According to the CDC (Centers for Disease Control and Prevention) measles cases worldwide increased to 869 770 in 2019, the highest number reported since 1996 with increases in all WHO regions. Global measles deaths climbed nearly 50 percent since 2016, claiming an estimated 207 500 lives in 2019 alone.
The number of measles cases increased 556% from 132,490 in 2016 to 869,770 in 2019, the most reported cases since 1996, since 2016, the number of reported measles cases increased 19,739% in the Region of the Americas.
“We know how to prevent measles outbreaks and deaths,” said Dr Tedros Adhanom Ghebreyesus, WHO Director-General. “These data send a clear message that we are failing to protect children from measles in every region of the world. We must collectively work to support countries and engage communities to reach everyone, everywhere with measles vaccine and stop this deadly virus.”
COVID-19 Pandemic Must Not Exacerbate the Measles Cases Increase
Measles outbreaks occur when people who are not protected from the virus are infected and spread the disease to unvaccinated or under-vaccinated populations. To control measles and prevent outbreaks and deaths, vaccination coverage rates with the required MCV1 and MCV2 must reach 95 percent and be maintained at national and subnational levels. Efforts to control COVID-19 have resulted in disruptions in vaccination and crippled efforts to prevent and minimize measles outbreaks. As of November, more than 94 million people were at risk of missing vaccines due to paused measles campaigns in 26 countries.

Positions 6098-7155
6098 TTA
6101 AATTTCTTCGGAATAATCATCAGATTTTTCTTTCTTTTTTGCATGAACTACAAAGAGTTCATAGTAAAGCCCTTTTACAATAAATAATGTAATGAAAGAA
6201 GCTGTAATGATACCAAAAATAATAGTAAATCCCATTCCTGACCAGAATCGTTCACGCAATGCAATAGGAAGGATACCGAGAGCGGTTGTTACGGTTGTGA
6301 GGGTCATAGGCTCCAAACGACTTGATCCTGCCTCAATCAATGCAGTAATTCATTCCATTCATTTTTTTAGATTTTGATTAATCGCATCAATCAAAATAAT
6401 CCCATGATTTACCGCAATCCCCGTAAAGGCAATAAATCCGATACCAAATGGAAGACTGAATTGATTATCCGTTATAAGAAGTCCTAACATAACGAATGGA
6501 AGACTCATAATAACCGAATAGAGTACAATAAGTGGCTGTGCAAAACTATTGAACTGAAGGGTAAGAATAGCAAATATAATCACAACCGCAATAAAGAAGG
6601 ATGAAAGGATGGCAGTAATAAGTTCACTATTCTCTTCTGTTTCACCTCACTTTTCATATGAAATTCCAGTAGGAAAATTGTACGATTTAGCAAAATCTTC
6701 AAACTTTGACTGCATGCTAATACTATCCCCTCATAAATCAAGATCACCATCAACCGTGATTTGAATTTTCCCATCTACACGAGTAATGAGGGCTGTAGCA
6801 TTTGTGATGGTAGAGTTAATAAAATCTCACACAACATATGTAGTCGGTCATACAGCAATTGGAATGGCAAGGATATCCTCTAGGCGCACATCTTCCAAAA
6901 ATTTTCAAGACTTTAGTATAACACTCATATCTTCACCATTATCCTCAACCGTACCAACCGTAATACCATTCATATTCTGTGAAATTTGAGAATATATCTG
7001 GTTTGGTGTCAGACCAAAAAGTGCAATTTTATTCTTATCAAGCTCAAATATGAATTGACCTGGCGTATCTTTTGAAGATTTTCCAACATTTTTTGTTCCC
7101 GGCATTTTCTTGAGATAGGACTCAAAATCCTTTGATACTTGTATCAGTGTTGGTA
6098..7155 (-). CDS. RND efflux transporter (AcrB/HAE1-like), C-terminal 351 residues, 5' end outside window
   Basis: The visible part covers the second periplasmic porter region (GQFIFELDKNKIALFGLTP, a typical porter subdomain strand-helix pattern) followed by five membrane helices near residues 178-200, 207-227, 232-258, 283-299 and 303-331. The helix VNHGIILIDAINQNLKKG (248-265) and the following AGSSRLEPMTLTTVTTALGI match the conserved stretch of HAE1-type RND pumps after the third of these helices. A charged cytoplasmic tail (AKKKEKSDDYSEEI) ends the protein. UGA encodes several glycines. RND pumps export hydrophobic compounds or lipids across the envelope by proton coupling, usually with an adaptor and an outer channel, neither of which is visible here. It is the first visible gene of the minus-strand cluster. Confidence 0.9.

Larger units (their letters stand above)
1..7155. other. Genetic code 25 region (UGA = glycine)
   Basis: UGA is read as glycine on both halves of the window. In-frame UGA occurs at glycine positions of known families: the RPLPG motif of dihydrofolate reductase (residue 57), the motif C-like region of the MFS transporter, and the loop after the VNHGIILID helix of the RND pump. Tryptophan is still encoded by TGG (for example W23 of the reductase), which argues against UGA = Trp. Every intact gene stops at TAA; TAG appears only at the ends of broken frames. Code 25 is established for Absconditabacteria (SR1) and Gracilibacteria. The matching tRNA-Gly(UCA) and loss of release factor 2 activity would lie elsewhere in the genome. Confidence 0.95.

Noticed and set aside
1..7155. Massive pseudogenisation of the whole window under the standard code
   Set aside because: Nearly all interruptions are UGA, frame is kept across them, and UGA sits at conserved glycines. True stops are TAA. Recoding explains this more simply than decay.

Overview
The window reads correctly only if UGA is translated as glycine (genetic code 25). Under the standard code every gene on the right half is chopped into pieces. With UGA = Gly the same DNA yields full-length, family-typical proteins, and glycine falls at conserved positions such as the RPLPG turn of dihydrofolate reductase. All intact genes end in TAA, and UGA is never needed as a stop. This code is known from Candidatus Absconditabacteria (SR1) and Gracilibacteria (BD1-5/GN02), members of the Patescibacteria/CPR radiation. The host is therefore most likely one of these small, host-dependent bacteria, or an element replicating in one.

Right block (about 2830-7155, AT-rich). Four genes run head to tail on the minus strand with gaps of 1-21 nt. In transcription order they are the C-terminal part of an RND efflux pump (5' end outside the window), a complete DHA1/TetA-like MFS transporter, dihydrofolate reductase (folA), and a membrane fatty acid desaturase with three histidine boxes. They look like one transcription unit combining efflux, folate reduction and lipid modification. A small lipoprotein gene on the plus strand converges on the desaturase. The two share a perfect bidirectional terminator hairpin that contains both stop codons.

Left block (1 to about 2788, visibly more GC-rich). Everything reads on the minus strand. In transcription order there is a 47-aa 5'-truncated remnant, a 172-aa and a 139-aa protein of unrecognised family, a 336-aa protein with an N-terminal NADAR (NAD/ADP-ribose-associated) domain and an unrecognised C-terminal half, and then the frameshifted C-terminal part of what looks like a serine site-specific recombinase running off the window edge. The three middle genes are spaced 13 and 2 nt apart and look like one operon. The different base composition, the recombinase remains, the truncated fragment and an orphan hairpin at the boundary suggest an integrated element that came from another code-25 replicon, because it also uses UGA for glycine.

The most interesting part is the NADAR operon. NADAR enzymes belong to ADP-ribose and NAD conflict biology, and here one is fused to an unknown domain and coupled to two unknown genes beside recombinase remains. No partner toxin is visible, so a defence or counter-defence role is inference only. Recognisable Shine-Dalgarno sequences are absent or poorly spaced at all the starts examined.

“Before there was a coronavirus crisis, the world was grappling with a measles crisis, and it has not gone away,” said Henrietta Fore, UNICEF Executive Director. “While health systems are strained by the COVID-19 pandemic, we must not allow our fight against one deadly disease to come at the expense of our fight against another. This means ensuring, we have the resources to continue immunization campaigns for all vaccine-preventable diseases, even as we address the growing COVID-19 pandemic.”
The Measles & Rubella Initiative
The Measles & Rubella Initiative (M&RI), which includes American Red Cross, the United Nations Foundation, the U.S. CDC, UNICEF and WHO, and global immunization partners like Gavi, the Vaccine Alliance, the Bill and Melinda Gates Foundation and others, are working to address the current measles crisis and ensure that resources are positioned to address immunization delays – for measles and all vaccines – in every region of the world. During 2000–2019, compared with no measles vaccination, measles vaccination prevented an estimated 25.5 million deaths globally.
“Measles virus easily finds unprotected children, adolescents and adults because it is so contagious,” said Dr. Robert Linkins, Measles & Rubella Initiative Management Team Chair and Accelerated Disease Control Branch Chief at U.S. CDC.
“Infections are not only a sign of poor measles vaccination coverage, but also a known marker, or ‘tracer,’ that vital health services may not be reaching populations most at-risk. Our collective efforts to reach children with vaccines now, ahead of the possible easing of COVID-19 travel restrictions and increased population movement, will save lives.”